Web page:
I know the original post is over a year old, but I would like some more information on this topic. I currently run a proficiency program for manure testing and soil testing laboratories. A colleague, who knows much more about statistics than I do, suggested the following to get a 95% confidence interval using the MAD and median.
- Calculate the median and MAD values.
- Remove results exceeding plus or minus 4.0 MAD units from the median as outliers.
- Recalculate the median and MAD values on the reduced data set.
- Results exceeding plus or minus 2.9 MAD units from the second median are outside the 95% confidence interval.
There is one other kicker. I use the statistical program R. When calculating MAD I use the following:
mad(x, constant = 1)
The default in R is: constant = 1.4826.
Typically, we have from 140 to 200 datapoints for each analysis. Often, the results are right skewed, occasionally left skewed, and rarely normally distributed. After removing the 4.0 MAD outliers, we have a much more normally distributed histogram. I suspect at that point we might be able to use mean and SD to calculate the confidence interval.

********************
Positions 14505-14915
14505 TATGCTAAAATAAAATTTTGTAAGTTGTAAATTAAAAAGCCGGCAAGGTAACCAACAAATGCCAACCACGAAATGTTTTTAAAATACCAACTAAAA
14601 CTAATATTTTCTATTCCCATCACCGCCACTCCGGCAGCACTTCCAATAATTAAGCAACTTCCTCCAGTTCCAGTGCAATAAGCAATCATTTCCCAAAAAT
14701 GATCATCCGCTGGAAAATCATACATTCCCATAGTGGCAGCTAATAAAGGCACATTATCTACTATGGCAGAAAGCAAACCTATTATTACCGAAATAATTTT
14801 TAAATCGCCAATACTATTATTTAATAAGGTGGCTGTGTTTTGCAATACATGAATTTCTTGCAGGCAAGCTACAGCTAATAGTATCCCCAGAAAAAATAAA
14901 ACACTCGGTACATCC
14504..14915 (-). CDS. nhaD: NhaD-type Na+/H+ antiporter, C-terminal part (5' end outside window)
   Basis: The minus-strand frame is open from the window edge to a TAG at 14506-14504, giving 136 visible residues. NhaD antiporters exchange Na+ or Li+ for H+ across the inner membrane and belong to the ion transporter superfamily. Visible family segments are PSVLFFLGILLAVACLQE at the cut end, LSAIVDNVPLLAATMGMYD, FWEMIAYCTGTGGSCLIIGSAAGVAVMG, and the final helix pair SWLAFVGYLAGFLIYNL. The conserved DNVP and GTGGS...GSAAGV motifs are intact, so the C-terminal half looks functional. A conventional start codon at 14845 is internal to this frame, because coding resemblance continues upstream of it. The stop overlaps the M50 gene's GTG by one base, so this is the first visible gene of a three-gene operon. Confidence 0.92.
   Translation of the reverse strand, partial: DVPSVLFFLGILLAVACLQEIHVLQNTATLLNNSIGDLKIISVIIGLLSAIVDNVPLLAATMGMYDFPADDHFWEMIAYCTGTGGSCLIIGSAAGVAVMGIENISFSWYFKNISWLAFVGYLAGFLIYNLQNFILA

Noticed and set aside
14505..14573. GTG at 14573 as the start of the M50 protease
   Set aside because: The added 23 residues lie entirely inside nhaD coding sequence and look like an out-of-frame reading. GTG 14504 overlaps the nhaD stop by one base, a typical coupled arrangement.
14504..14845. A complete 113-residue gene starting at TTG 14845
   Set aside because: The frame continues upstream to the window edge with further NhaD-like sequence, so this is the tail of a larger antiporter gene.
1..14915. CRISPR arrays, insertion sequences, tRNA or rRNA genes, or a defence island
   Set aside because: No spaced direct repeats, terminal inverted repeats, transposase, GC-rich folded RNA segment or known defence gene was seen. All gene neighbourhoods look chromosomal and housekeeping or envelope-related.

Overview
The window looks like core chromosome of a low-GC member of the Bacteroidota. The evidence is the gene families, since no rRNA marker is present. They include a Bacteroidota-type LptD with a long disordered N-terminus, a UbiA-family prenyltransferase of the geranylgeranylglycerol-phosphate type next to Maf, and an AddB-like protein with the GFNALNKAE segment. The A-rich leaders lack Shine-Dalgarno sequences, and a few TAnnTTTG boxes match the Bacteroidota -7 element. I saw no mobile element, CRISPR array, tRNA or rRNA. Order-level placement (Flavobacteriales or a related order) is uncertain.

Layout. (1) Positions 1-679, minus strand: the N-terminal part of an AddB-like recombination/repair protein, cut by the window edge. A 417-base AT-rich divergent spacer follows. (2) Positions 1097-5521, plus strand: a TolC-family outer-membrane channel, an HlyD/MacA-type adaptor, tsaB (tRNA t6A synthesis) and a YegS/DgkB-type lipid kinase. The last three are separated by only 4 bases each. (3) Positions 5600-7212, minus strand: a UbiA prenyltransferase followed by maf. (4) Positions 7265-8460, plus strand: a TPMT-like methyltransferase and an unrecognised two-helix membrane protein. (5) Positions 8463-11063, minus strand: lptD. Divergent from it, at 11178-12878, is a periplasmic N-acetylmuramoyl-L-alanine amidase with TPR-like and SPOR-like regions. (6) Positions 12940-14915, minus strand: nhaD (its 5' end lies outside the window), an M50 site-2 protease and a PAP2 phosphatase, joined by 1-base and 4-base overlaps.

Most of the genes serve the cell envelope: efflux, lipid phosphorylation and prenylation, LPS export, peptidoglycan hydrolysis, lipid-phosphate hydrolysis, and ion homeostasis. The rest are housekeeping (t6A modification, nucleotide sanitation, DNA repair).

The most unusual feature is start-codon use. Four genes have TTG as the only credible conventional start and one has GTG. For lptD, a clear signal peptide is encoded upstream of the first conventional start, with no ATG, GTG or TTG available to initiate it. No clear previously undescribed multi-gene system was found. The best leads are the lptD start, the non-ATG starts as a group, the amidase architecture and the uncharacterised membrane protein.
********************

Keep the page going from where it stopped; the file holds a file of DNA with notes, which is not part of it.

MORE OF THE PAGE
For a number of years, we just ran the data one time. Labs were flagged for accuracy if their results deviated by more than 2.5 MAD units from the median. I have compared both methods, and usually 2.5 MAD units from the median (just one calculation) is quite close to the two-step method using 2.9 MAD units from the median after removing the 4.0 outliers.
I hope this method gives us a 95% confidence interval. But, if anyone has a better suggestion, I'd like to hear it.